Day 24 | Cameron Garrett

In first grade, Ms. Richardi called me out in front of the whole class for being elbow deep in my nose. I now know that what I experienced in the moment following Ms. Richardi’s enthusiastic expose’ was shame. At six years old, however, and although I could spell “because” with unhindered confidence, I did not yet have the vocabulary or cognitive capacity to take mental note in that moment that: “yes, of course, what I’m feeling right now is shame.”

Instead, I was entirely overwhelmed, disturbed, and overcome by a feeling that I had theretofore never consciously experienced. To have had the word “shame,” to be able to name my experience, would have provided me a life-vest on which to cling and compartmentalize. But here I am, age twenty-three, and this episode was so overwhelming – so beyond words – that it burnt into my story and lingers like an afterimage.

One of the ways in which I characterize my-self is sensitive. Anyone who has been close to me can confirm this; however, the reality that is continuing to reveal itself to me as I mature, come to terms with my own sensitivity, and become less self-consumed is that we are all sensitive. And thus, each and every one of us harbor these little traumas that accumulate over time and give shape to our self-stories.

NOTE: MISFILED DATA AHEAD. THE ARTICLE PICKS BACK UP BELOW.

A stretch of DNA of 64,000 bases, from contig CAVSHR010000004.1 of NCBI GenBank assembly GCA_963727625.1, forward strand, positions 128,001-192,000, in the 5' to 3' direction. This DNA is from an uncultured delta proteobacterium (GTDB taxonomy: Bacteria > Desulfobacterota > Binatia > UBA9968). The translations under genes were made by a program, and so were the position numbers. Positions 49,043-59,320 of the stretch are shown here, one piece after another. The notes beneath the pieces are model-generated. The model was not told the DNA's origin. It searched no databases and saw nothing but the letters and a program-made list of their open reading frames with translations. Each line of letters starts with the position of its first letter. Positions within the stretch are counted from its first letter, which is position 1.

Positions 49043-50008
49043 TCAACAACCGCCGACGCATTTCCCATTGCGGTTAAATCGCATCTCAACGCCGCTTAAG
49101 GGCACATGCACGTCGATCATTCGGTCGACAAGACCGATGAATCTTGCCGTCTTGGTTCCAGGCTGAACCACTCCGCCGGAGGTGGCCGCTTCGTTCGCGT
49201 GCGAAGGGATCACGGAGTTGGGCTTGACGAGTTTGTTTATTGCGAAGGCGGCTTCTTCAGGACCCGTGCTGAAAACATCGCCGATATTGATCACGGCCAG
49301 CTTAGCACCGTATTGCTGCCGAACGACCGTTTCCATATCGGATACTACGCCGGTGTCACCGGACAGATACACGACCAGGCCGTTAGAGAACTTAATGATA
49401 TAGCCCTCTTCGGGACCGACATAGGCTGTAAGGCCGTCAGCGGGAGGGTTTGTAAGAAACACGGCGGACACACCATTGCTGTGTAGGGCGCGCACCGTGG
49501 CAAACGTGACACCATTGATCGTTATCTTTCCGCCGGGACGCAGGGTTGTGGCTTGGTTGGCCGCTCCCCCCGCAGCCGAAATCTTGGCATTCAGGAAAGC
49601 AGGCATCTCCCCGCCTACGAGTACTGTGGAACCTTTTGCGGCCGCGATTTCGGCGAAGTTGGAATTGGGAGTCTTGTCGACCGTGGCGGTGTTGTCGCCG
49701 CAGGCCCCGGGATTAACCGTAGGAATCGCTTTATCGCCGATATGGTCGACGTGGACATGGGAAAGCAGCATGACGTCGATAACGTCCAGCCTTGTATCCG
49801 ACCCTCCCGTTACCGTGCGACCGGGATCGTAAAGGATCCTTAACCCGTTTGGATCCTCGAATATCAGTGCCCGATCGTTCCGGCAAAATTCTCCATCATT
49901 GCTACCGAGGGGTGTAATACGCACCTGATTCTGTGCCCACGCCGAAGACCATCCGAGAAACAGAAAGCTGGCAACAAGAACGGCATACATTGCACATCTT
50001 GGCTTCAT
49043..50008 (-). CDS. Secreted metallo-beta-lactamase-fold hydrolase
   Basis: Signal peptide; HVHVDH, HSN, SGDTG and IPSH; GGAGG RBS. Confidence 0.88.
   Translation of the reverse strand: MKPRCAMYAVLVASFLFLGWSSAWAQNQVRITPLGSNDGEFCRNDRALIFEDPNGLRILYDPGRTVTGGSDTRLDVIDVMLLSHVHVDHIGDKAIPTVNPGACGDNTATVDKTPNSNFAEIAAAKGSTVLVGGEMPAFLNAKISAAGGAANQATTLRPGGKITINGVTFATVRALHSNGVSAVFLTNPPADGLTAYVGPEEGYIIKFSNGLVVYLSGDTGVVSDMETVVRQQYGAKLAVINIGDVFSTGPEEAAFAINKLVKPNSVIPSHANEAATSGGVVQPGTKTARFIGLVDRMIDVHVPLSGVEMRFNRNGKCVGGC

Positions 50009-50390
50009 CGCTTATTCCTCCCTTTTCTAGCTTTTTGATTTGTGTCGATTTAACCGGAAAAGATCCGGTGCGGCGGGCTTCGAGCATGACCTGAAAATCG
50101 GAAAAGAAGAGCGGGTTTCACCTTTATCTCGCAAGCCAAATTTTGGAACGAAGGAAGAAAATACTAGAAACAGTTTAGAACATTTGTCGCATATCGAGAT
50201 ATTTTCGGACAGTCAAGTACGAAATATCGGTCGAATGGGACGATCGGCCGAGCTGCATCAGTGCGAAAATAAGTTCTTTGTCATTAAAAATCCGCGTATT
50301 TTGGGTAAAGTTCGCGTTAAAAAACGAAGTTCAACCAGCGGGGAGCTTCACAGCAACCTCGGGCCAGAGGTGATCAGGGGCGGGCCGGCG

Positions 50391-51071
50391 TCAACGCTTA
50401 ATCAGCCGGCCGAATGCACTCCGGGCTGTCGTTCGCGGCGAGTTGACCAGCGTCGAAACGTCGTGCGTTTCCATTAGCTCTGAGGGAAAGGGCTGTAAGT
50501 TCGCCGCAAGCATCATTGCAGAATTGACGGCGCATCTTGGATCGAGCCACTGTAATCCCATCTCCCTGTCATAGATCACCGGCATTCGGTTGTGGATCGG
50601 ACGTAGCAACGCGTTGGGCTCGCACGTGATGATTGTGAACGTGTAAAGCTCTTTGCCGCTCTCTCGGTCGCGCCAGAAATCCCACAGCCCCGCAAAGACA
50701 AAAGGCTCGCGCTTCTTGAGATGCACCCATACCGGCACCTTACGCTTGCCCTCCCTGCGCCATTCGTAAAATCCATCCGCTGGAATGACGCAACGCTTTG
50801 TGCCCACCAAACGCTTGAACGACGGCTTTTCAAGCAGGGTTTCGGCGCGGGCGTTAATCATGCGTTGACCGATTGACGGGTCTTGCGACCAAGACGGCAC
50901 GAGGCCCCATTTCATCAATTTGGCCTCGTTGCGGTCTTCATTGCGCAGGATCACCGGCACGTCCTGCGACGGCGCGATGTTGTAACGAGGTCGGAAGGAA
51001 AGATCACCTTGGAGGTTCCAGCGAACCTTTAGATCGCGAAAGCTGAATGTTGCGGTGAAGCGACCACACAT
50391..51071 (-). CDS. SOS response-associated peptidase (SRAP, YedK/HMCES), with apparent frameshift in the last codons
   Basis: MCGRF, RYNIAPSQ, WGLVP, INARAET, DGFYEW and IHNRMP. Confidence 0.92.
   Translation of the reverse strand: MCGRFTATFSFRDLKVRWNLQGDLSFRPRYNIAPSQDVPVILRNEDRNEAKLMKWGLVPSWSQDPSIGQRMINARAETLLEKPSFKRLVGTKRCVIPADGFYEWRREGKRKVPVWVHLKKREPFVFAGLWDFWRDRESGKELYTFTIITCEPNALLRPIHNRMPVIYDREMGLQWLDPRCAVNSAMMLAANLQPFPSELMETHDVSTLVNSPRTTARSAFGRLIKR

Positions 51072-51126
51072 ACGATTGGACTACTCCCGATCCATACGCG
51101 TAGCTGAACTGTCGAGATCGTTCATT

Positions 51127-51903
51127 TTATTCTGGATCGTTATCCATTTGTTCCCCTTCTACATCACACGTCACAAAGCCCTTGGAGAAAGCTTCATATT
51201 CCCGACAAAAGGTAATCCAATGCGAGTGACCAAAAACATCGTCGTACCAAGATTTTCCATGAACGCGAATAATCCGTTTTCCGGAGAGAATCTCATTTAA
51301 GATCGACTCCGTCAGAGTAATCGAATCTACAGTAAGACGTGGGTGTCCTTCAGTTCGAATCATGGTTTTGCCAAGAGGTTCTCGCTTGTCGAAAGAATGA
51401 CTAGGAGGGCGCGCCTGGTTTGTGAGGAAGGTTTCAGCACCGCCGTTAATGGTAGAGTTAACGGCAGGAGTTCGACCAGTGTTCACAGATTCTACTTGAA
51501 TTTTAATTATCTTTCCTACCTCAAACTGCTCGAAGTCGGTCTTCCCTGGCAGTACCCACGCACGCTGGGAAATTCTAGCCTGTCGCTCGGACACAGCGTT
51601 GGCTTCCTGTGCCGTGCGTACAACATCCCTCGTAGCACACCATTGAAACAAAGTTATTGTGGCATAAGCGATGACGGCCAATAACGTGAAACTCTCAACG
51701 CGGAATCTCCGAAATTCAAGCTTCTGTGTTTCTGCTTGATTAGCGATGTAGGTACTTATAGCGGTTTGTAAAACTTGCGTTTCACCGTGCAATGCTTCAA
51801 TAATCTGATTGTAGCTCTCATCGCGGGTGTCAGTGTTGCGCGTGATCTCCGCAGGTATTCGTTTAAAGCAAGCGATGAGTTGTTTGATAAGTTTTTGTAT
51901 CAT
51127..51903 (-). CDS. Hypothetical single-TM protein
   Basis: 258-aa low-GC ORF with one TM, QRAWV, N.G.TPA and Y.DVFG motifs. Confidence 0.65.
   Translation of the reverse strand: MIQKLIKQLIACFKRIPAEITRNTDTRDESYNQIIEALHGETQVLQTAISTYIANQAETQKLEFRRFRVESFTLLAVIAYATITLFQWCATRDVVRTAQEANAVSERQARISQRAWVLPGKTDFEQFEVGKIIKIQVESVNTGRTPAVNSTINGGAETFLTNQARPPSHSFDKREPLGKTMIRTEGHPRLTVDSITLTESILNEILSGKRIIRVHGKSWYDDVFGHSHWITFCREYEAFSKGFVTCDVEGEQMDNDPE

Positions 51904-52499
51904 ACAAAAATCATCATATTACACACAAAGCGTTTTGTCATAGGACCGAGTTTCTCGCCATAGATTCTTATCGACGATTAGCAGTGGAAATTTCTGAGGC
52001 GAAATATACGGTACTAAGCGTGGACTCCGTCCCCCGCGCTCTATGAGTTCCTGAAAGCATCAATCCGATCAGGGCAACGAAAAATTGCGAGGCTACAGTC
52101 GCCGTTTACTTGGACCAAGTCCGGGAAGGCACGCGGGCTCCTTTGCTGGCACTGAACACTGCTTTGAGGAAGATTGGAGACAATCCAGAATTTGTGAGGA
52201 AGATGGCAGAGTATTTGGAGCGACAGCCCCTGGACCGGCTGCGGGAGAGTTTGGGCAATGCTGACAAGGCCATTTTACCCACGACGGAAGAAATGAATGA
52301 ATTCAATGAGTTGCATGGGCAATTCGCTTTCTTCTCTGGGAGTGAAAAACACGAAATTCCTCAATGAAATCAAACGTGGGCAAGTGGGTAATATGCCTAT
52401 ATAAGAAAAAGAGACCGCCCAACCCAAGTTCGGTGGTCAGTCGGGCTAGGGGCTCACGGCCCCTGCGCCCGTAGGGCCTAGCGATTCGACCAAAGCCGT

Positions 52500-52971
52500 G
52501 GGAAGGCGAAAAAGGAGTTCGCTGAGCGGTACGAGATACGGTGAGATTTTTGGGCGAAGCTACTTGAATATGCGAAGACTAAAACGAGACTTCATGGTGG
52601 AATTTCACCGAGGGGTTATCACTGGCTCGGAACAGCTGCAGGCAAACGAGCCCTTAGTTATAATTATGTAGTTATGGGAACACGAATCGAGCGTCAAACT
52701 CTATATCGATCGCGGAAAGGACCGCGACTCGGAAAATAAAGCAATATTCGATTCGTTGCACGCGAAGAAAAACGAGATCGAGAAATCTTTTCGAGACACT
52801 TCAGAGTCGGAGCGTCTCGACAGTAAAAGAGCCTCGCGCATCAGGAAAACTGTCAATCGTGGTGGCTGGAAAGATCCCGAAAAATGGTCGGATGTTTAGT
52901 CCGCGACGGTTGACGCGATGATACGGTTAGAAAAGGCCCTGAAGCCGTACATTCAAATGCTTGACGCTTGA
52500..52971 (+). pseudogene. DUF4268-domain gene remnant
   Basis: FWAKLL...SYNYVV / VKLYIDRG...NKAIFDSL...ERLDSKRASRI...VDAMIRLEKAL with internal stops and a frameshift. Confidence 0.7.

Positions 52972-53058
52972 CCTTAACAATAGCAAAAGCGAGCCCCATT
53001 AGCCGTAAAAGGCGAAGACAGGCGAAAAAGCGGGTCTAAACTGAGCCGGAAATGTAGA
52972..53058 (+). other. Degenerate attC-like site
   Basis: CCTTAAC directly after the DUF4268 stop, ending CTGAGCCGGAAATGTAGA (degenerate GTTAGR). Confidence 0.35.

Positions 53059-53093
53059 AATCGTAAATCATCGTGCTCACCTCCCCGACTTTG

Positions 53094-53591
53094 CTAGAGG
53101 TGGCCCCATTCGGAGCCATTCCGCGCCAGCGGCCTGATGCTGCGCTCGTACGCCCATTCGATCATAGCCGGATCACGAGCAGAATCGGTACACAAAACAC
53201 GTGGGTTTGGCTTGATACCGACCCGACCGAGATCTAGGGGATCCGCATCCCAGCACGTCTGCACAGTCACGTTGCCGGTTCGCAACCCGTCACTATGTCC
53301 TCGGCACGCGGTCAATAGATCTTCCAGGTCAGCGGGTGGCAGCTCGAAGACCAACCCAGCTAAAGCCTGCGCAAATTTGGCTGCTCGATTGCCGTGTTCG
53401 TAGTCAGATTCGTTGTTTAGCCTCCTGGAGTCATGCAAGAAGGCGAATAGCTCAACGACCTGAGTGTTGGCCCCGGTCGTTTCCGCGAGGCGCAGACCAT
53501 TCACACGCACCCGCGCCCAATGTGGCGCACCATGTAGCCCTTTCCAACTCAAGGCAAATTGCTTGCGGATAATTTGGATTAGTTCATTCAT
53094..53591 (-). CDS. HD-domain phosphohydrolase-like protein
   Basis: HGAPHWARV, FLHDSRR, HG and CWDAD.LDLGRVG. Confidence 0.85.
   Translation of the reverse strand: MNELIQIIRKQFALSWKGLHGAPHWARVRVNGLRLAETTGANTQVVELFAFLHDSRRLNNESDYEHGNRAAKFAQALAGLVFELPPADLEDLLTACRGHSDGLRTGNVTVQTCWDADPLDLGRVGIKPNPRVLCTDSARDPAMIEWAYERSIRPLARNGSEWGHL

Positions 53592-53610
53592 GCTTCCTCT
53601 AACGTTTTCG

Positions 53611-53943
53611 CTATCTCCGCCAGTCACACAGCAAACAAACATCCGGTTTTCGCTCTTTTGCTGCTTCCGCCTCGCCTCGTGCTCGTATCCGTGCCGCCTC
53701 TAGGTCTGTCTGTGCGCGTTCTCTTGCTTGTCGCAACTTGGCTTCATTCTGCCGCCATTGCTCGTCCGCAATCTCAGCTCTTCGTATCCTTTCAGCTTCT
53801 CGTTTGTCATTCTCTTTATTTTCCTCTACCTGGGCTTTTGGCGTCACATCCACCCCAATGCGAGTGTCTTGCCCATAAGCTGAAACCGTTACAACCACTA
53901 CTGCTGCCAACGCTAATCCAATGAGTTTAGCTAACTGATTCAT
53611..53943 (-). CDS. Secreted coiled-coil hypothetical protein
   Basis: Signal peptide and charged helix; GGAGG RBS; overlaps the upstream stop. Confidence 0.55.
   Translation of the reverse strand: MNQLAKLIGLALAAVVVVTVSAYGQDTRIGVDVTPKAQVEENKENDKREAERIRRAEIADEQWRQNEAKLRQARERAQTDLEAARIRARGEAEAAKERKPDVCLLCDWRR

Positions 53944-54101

Both Psalm 42 and 43 give language to the affective feelings that bubble up out of the kinks in our armor and overwhelm us from time to time. The last verse in Psalm 42 begins: “why, my soul, are you downcast? / Why so disturbed with in me?” (Verse 11, NIV). The last verse in Psalm 43 echoes this cry verbatim: “Why, my soul, are you downcast? Why do disturbed within me?” (Verse 5).

I’ve said it before and I’ll say it again: To give language to our traumas and our hurts is a movement of faith that proves to be healing.

But this healing requires time, attention, courage, and ultimately, silence. We must make time to pray and sit with ourselves.

Both Psalm 42 and Psalm 43 definitively end on the same note: “Put your hope in the lord.” Faith is not something you have, not an object to be owned. It is a decision, a movement, something which can grow into a posture. Put your hope in the lord. Again and again.

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